Owners in an apartment block in the centre of Sydney are caught in a potentially fatal six-way stand-off as owners, developers, builders and the government battle over who is responsible for the combustible cladding on their high rise.
Now City of Sydney has issued fire safety orders on the Quay in Sydney’s Haymarket, covered in 10,000 square metres of risky cladding, and the block’s insurer is threatening to cancel their compulsory strata insurance unless the apartment owners fix it.
But the developers of the 19-level two-tower, 286-apartment block, which is covered by statutory building warranties, deny responsibility, saying the cladding was not considered unsafe when they swathed the building in it.
And while owners are looking at an average special levy of $70,000 each to replace the cladding, Fair Trading say they won’t issue a definitive list of what should replace it, until next year.
“We’ve had meetings with our building’s engineers and builders and every time they just deny responsibility and this situation goes on and on,’ strata committee chair Tina Murolo told Domain in the SMH and Age last week.
“The last one we had, I lost it and said they had to be joking. How about we all get out and they put their families in here and they see how they feel then?”
The City of Sydney has slapped fire orders on the twin towers for the panels’ removal and replacement, while their insurance company has threatened to cancel its compulsory cover if nothing has been done by November.
Estimates of the cost of the work have now blown out to $20 million – effectively a $70,000 special levy for every apartment owner in the building.
“We have a noose around our necks,” said Ms Murolo, who says she constantly has the Grenfell Tower fire in London on her mind. Seventy-two lives were lost at the tower as a result of cladding spreading fire over its 20 storeys four years ago.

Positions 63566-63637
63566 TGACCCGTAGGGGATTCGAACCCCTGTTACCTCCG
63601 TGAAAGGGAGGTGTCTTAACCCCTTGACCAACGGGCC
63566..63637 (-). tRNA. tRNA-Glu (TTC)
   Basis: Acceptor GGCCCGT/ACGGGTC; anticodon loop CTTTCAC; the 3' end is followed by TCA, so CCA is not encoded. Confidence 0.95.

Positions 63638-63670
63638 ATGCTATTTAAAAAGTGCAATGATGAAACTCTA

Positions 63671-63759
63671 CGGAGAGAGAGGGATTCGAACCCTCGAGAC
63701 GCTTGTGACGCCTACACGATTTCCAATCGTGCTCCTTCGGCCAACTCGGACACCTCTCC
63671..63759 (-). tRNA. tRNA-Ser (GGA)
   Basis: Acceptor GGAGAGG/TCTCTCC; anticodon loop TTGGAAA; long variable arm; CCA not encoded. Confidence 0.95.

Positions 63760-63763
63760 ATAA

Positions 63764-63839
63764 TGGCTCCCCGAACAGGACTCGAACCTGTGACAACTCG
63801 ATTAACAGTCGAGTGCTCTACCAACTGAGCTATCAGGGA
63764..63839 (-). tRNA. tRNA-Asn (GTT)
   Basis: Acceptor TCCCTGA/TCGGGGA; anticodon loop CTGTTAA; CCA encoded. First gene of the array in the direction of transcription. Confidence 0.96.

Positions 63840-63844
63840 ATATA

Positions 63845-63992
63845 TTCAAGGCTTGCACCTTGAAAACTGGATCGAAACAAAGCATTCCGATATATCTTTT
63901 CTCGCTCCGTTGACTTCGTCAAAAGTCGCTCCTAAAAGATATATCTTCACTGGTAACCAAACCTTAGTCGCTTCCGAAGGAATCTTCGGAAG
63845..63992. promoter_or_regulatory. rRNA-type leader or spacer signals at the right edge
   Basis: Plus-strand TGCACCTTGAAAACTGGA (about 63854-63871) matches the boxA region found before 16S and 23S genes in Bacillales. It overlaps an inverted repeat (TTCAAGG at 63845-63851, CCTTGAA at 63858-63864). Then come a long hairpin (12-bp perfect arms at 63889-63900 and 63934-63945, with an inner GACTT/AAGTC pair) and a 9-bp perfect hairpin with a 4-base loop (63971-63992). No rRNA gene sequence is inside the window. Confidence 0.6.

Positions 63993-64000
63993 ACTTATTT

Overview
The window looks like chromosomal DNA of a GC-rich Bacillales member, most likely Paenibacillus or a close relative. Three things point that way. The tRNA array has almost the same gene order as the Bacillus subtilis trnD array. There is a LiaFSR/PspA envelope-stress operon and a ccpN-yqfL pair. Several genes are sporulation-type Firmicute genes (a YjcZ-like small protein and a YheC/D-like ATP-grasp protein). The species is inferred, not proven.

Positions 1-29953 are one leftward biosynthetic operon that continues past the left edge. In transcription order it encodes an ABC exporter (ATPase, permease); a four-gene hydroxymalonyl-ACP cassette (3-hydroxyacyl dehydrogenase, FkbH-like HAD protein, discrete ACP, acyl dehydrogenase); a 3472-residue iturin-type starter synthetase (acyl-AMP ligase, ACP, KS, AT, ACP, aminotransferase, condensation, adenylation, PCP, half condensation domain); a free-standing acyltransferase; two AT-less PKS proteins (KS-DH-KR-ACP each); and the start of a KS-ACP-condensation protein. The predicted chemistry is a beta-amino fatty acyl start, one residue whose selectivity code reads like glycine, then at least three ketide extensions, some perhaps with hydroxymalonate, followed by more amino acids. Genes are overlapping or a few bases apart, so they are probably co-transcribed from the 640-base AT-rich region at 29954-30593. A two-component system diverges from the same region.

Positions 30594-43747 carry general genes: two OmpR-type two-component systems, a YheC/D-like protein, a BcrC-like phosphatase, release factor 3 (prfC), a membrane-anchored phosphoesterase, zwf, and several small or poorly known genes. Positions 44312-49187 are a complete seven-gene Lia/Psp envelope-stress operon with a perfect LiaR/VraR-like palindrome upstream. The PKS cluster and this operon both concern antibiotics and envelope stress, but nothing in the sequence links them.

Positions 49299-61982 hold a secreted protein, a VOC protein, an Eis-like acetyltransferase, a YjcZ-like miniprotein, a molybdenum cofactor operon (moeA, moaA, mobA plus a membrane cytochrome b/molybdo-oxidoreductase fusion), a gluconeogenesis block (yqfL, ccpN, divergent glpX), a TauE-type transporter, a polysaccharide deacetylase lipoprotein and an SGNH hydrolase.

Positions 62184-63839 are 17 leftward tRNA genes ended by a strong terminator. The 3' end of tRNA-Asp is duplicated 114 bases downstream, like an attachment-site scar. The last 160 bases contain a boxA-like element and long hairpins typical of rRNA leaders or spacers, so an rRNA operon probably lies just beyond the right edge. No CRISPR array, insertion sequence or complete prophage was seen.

“The NSW government has set up its Cladding Taskforce but that hasn’t done anything for us. The new Building Commissioner is advising everyone against rushing to replace their cladding as they say they can’t give us advice on it until next year.
“But if we don’t start work, we’ll lose our insurance, so what on earth are they saying don’t rush for? We have no choice. I’d like to tell the government that our lives matter!”
The Quay’s owners are preparing to take action in the NSW Supreme Court against the builders and developers but no hearing date has yet been set.
The case, believed to be the first for cladding, is likely to set a state-wide precedent for determining who is responsible for defective materials.
It’s understood that the builders and developers will be arguing that, at the time of construction, the aluminium cladding panels weren’t deemed to be unsafe or defective – and that the ruling that they weren’t compliant with safety standards only came in later.
A spokesperson from the City of Sydney confirmed to Domain that a fire safety order had been issued to the property.